Etymology: Latin collapsus, past participle of collabi, from com- + labi to fall, slide — more at sleep
1. to fall or shrink together abruptly and completely ; fall into a jumbled or flattened mass through the force of external pressure <a blood vessel that collapsed> 2. to break down completely ; disintegrate <his case had collapsed in a mass of legal wreckage — Erle Stanley Gardner> 3. to cave or fall in or give way <the bridge collapsed> 4. to suddenly lose force, significance, effectiveness, or worth <fears that the currency may collapse> 5. to break down in vital energy, stamina, or self-control through exhaustion or disease; especially to fall helpless or unconscious 6. to fold down into a more compact shape <a chair that collapses> transitive verb 1. to cause to collapse <buildings collapsed by an earthquake> 2. condense <collapse several stories into one> • collapsibility noun • collapsible adjective II. noun Date: 1801 1. a. a breakdown in vital energy, strength, or stamina b. a state of extreme prostration and physical depression (as from circulatory failure or great loss of body fluids) c. an airless state of all or part of a lung originating spontaneously or induced surgically 2. the act or action of collapsing <the cutting of many tent ropes, the collapse of the canvas — Rudyard Kipling> 3. a sudden failure ; breakdown, ruin 4. a sudden loss of force, value, or effect <the collapse of respect for ancient law and custom — L. S. B. Leakey>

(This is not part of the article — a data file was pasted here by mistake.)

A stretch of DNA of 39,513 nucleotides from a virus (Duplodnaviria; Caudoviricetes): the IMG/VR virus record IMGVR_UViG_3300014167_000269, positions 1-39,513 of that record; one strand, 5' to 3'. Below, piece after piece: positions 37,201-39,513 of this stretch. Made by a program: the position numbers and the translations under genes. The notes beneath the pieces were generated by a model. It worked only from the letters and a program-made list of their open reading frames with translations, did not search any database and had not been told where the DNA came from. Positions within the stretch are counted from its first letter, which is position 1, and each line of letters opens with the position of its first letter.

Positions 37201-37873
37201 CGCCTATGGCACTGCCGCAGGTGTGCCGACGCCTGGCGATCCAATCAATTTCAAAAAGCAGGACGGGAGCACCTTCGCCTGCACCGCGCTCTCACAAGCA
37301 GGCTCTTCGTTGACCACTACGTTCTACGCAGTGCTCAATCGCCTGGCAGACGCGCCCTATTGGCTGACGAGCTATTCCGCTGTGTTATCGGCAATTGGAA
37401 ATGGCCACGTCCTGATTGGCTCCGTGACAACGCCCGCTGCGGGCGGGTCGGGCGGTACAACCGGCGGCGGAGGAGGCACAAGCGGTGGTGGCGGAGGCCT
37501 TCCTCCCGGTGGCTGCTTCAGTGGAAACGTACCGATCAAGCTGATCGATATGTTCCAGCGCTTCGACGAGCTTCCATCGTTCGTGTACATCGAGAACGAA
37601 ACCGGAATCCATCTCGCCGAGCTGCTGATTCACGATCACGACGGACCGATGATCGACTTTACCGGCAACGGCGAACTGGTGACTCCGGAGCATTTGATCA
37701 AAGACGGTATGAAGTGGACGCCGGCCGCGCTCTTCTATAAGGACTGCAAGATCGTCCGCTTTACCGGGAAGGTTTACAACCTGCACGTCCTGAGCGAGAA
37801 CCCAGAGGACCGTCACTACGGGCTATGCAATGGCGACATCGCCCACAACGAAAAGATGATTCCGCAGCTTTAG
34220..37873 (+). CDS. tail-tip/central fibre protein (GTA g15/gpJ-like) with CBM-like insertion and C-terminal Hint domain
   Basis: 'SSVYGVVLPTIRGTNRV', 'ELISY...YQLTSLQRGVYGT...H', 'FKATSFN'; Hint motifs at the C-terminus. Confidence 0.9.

New Collegiate Dictionary. 2001.